I was forced by recent events to take a walk on the wild side.
My story begins in the gutter, like so many tales of criminality.
Not some horrible, seamy world where you have to fight to survive and the fights never fair.
Im referring to the gutter above my two-story home.
It had come to resemble an open-air terrarium rather than a conduit to deliver excess rainwater back to the earth.
It hadnt been cleaned in more than two years and the captured leaves had transmogrified into a wonderfully fecund compost. The vegetation was growing a good foot above the gutter itself.
I engaged a gutter-cleaning concern to return the gutter to its pristine state.
The price was $125 and the manner of payment was a money order, enclosed in an envelope and taped to my front door.
That way I didnt have to wait around for the crew. They had a busy schedule and werent sure when theyd be stopping by other than it would be sometime Friday.
Except they didnt show up Friday.
Or Saturday.
The money-order envelope waved in the gentle breeze wafting against my front door, but it waved alone.
I removed it, figuring I would reschedule with the crew.
I now had a $125 money order made out to the firm, and I wanted that money back.
I just wasnt sure how this could be effected without a long drawn-out cancellation and reissuing process.
I looked into the matter via Google with an eye toward shortening that process dramatically.
And I found the loophole.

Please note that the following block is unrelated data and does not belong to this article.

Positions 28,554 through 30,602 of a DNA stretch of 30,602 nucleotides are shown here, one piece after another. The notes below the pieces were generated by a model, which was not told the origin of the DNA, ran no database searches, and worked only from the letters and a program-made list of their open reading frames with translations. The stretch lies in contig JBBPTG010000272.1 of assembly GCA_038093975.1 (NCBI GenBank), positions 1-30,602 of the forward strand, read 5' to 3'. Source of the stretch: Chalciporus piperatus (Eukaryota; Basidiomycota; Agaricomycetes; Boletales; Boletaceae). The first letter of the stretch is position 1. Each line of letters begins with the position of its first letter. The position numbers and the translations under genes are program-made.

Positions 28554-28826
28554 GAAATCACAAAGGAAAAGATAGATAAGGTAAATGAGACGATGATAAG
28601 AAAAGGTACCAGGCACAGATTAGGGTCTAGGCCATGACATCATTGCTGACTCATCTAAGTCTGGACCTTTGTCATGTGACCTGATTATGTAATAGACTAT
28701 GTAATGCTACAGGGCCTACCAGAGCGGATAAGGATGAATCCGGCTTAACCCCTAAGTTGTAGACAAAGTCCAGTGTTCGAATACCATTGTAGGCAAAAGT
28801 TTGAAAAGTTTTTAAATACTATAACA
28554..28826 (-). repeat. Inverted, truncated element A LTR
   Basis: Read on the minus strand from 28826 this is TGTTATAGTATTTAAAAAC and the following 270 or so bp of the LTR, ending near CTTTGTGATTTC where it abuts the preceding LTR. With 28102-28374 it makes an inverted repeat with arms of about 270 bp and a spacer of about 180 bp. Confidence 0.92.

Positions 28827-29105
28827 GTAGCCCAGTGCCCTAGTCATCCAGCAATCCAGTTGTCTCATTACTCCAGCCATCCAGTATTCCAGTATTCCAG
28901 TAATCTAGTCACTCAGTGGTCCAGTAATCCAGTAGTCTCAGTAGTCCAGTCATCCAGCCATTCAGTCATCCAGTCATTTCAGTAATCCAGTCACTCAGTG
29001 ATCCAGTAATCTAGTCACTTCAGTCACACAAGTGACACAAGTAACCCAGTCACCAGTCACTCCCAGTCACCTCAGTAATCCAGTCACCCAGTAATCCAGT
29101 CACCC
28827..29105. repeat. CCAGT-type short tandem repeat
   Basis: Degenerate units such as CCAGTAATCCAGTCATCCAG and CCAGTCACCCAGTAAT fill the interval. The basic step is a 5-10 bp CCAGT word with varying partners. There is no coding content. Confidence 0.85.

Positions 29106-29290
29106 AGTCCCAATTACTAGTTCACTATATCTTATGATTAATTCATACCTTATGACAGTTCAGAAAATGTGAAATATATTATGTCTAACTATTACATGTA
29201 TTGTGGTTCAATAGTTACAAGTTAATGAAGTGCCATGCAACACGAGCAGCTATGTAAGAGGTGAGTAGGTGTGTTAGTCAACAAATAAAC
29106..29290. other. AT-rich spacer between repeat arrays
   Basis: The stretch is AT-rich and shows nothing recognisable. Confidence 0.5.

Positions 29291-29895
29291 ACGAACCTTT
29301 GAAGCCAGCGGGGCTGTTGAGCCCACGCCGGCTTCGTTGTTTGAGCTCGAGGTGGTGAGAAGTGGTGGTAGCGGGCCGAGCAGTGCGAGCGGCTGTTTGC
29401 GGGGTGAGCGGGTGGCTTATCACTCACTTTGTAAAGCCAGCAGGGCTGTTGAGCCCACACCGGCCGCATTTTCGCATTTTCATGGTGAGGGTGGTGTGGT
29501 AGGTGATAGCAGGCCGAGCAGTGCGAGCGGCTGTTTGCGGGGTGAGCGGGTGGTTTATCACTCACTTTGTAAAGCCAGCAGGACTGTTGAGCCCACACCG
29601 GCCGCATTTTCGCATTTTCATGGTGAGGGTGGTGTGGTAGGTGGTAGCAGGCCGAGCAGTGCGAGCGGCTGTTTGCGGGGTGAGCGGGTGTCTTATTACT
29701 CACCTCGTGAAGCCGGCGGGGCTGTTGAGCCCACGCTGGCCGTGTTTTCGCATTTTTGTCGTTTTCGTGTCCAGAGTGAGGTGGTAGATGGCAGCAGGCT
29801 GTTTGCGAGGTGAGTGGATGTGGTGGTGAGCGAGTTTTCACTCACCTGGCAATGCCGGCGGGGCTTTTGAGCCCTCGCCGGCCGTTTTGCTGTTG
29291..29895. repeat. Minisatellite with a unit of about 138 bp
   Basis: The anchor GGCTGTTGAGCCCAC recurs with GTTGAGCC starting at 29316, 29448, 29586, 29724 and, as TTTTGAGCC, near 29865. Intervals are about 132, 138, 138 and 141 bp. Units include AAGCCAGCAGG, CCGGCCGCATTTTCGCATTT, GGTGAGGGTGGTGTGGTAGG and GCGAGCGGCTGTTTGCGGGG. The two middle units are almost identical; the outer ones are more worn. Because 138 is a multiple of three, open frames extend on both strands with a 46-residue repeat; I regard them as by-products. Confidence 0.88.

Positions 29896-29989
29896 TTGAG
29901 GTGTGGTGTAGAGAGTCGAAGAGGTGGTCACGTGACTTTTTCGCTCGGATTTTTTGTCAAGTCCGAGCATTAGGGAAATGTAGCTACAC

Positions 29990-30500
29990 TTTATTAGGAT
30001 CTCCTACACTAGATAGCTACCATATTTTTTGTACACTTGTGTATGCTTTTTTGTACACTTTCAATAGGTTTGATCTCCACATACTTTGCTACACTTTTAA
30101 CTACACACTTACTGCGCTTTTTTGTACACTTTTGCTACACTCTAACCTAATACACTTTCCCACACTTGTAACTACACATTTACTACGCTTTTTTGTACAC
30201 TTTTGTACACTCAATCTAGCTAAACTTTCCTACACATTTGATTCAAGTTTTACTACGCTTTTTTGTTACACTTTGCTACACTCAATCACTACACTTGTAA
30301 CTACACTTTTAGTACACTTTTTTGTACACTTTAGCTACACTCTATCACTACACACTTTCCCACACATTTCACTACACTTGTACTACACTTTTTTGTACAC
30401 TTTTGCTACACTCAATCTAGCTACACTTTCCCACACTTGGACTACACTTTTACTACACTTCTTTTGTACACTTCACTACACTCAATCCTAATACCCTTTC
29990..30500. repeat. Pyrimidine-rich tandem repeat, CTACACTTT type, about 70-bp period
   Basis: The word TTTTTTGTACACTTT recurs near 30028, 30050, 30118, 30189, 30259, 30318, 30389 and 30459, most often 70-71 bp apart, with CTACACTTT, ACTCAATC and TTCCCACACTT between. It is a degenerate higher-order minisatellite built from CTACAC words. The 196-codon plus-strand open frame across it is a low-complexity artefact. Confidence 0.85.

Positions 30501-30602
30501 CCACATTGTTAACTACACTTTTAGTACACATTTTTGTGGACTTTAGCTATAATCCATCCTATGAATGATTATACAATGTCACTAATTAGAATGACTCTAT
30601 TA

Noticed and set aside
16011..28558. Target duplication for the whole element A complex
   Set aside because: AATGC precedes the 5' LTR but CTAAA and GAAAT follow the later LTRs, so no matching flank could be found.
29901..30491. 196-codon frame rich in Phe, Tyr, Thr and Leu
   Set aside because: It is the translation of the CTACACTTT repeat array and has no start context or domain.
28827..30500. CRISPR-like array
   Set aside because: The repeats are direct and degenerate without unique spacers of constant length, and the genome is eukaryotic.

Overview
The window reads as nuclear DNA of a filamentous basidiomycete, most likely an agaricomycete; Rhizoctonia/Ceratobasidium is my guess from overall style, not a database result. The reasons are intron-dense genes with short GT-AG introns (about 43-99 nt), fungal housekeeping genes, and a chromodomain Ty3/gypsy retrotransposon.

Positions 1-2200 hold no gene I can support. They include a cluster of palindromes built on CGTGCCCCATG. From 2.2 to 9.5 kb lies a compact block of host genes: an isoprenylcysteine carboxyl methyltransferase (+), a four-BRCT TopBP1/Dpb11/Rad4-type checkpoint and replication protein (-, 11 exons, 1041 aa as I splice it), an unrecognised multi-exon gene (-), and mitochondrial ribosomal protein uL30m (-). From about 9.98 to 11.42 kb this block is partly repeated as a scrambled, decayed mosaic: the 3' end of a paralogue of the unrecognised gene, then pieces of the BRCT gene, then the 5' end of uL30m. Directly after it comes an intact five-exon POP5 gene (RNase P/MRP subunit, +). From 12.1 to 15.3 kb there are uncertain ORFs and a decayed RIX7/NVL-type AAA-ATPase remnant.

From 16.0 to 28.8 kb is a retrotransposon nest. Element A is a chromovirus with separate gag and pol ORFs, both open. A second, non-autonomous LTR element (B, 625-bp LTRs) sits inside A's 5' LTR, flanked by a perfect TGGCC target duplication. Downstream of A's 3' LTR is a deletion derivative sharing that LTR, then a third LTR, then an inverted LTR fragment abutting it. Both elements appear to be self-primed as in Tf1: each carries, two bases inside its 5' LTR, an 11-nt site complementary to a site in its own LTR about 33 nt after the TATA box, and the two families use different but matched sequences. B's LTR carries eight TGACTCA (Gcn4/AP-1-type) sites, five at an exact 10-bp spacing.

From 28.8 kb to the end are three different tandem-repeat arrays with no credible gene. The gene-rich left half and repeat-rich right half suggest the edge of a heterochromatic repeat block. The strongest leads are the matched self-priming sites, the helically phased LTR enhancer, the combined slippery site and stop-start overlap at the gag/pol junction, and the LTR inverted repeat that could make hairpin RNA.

It seems that you can make a money order out to two parties that can be cashed by either party without risk of the Security and Exchange Commission getting involved.
The key lies in the simple word, or.
All Id need to do is insert or Frank Mulligan after the name of the gutter firm.
Then I could present the slightly doctored document to my local bank, convince them that Im Frank Mulligan (which I figured would be easy), and the cash would be tendered.
It didnt seem dishonest. I had purchased the money order in the first place. It was my money. Right?
I was so sure of my basic rectitude here that I didnt even bother to fill it out at home. Id do it at the bank, I thought.
I was about to apply the banks courtesy pen to the money order when I noticed Id used a blue pen to fill it out. The banks pen was black.
An alert teller might figure something irregular was going on if the or Frank Mulligan was in black ink and everything else was in blue.
Id be on my way to the Big House for sure.
I high-tailed it back to my car and searched in various compartments, as well as underneath the seats, to find a pen with blue ink. It was under the seat, of course.
I hoped that my furtive behavior would not attract notice.
A lot of these parking lots are under videotape surveillance, you know.
I shakily added the or Frank Mulligan, and appeared before the teller, trying to look nonchalant.
He called over the manager and they conferred.
I was ready at any moment to be ordered to drop to the floor, hands behind my back.
Instead, they recommended I simply deposit the money order.
I was in the clear.
My only worry now, though, is I may be addicted to the career criminals adrenaline rush.

Wareham (Massachusetts) Courier editor Frank Mulligan can be reached at fmulligan@wickedlocal.com.